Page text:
The FBI released a newly declassified document on the 9/11 attacks Saturday, revealing details on the logistical support given to two of the Saudi hijackers in the lead-up to the terrorist attacks, as the world marked the 20th anniversary of one of America’s darkest days.
Although it is heavily redacted, the document provides a summary of an FBI interview carried out in 2015 with a man who had regular contact with Saudi nationals in the U.S., who aided Nawaf al-Hazmi and Khalid al-Mihdhar, the first hijackers to arrive in America, once they arrived in the country.
It details contacts that the hijackers had with Saudi associates in the U.S., but it does not provide evidence that senior Saudi government officials were complicit in the attacks.
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The document was released hours after Biden marked the 20th anniversary of the terrorist attacks, with former presidents Barack Obama and George W. Bush joining him in a show of unity.
Victims’ families issued a statement last month saying Biden would not be welcome at any memorial events as long as the documents remained classified.
Some of them also welcomed the Saturday release. Brett Eagleson, whose father, Bruce, was killed in the World Trade Center attack, said in a statement shared through his lawyer that the new information “accelerates our pursuit of truth and justice.”
Jim Kreindler, a lawyer for victims’ relatives, said in a statement that he believed “the findings and conclusions in this FBI investigation validate the arguments we have made in the litigation regarding the Saudi government’s responsibility for the 9/11 attacks.”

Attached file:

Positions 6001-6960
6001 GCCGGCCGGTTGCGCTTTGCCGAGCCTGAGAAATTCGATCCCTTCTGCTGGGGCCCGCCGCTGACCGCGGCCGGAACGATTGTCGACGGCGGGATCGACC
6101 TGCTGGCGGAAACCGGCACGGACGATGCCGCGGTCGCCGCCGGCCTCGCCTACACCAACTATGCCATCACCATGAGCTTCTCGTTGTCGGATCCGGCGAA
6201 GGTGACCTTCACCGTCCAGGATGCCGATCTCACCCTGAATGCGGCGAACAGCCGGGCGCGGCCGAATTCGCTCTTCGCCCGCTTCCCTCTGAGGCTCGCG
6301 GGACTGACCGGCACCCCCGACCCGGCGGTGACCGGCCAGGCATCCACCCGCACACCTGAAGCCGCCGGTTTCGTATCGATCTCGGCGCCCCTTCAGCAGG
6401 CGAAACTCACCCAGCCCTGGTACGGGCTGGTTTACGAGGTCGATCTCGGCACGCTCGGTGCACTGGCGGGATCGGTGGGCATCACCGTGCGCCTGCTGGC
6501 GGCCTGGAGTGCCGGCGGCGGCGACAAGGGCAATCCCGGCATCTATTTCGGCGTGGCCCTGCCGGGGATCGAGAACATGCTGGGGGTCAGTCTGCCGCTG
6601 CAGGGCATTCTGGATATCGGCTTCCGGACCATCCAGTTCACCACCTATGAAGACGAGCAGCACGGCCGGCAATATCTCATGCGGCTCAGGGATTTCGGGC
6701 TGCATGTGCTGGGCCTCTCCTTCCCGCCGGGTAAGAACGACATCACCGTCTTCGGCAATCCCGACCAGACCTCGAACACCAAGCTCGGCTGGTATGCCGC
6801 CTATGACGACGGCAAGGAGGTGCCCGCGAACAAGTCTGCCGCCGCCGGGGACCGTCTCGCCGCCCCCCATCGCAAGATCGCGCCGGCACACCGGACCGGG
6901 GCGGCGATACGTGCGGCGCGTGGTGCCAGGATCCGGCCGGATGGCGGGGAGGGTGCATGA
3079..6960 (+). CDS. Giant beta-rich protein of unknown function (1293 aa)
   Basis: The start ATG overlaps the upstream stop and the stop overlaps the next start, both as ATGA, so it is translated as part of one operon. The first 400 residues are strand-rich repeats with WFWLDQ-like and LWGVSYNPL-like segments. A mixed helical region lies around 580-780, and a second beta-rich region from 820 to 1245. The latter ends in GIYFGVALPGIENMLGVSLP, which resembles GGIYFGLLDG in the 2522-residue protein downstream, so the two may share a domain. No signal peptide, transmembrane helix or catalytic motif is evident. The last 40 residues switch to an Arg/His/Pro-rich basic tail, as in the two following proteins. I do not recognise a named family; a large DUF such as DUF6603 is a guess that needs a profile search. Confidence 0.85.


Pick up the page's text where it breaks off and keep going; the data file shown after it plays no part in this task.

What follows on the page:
He added that included Saudi officials exchanging phone calls among themselves and Al Qaeda operatives and then having “accidental meetings” with the hijackers while providing them with assistance to get settled and find flight schools.
“This document, together with the public evidence gathered to date, provides a blueprint for how Al Qaeda operated inside the US with the active, knowing support of the Saudi government,” he said.
The Saudi Arabian government, which has long denied having any role in the attacks, did not immediately respond to a request for comment from NBC News.
Prior to the document’s release, the Saudi Embassy in Washington said in a statement on Thursday that it welcomed the full declassification of records to “end the baseless allegations against the Kingdom once and for all.”
It added that any suggestion that Saudi Arabia was complicit in the attacks was “categorically false.”
The 9/11 Commission report did not find evidence of Saudi leaders being complicit in the attacks, but did say Saudi nationals played a key role in funding Al Qaeda.
More information on the attacks could soon come to light as Biden has ordered the Justice Department and other agencies to review which documents can be declassified over the next six months.
“We look forward to more transparency and releases of information from the administration that finally provide the American people the truth they have long deserved,” Kreindler said.
The Associated Press contributed.